The currency of the WEB OF LIFE is not money,
not time, but MUTUAL BENEFIT, a back-and-forth
of interdependence, this free-flow of energy.
MEASURE leads to COMPARISON, leads to the COMPETITION
fueled by the much-will-have-more of desire and greed.
MY possessions, MY money, MY petty accomplishments.
Freedom begins where the counting ends.
Solar will replace oil as easily as digital cameras
replaced their analog counterparts. It’s hard to stop
what’s better in almost every way.
Burnt fingers with
my boiling morning coffee
tipping over into my hobo’s fire.
Some days begin better than others.
I return to camp,
and somebody’s made off
with my ice axe, sleeping bag,
and alpine stove.
What is one to do?
There are crooks on Wall Street,
and in the dark inner recesses of Congress,
and now, there are crooks in these mountains
of winding waters and light . . .
So we do our best, together, and alone,
to keep the fire alive,
for uncertain, leaner times.
If we think of problems as circles, then primary problems
are the widest circles we can think about. They shape
and condition the whole of an era, and necessarily challenge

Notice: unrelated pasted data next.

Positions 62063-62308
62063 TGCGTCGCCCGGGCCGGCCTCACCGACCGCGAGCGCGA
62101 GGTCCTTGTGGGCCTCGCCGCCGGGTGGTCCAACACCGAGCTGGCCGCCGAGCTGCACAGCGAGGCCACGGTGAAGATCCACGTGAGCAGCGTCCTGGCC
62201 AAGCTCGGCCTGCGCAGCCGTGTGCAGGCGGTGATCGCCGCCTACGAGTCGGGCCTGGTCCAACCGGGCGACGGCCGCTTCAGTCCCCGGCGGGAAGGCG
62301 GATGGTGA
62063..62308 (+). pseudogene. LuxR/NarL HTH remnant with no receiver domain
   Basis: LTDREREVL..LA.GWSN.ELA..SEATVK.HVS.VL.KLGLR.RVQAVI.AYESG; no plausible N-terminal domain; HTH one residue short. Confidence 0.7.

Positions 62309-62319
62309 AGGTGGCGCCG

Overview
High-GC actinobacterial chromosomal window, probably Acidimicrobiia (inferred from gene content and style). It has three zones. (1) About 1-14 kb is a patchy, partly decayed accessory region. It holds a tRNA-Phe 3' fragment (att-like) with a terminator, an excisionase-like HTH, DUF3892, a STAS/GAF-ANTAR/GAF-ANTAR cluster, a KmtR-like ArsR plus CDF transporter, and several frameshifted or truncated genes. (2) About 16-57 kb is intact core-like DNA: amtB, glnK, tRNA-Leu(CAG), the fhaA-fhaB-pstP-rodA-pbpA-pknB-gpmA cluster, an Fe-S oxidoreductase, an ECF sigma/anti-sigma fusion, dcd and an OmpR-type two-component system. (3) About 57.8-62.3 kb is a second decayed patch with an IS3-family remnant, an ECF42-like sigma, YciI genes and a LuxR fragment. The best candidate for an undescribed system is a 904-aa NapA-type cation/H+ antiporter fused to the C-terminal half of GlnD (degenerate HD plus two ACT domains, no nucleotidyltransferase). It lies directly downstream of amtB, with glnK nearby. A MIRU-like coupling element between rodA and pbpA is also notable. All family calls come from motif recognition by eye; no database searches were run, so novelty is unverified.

us with all the unavoidable force of necessity. In the current
era, by far the most central of primary problems, arguably
subsuming in its way both the self-evident Climate Crisis
and the great and present troubled shift to a world-wide
regenerative energy social economy, is the problem of
violence, violence against oneself, against others, and
violence against the living Earth.
(ii) We are only truly together with one another insofar
as we are alive to, and share the same sense of urgency
about, the same set of primary problems.
God’s shutter releases, every century, or two.
First, we see pristine forests, mountains, and rivers.
Then, we see a picture of children with fiddles and guitars,
and fat cattle and ranches with fences of neat, shiny, wire.
Next, we see a picture with old broken down trucks
and down fences, with tumble weed and black garbage bags
piling up around the open doors of abandoned houses.
Then, we see again pristine forests, mountains, and rivers.
The shutter releases, every century, or two.
Some cultures do not mind their Capital
until it’s almost spent.
Others, do not care for their Rivers and Forests
until they are almost gone.
Oh America of the North, of the silver dollar of wilderness,
what will you leave your children?—but a tarnished nickel
of true forest, but two pence worth of a whole continent
once shimmering with free-flowing streams.
This they receive from us, and yet is they who
must pay the bills for the mountains of waste
we leave behind.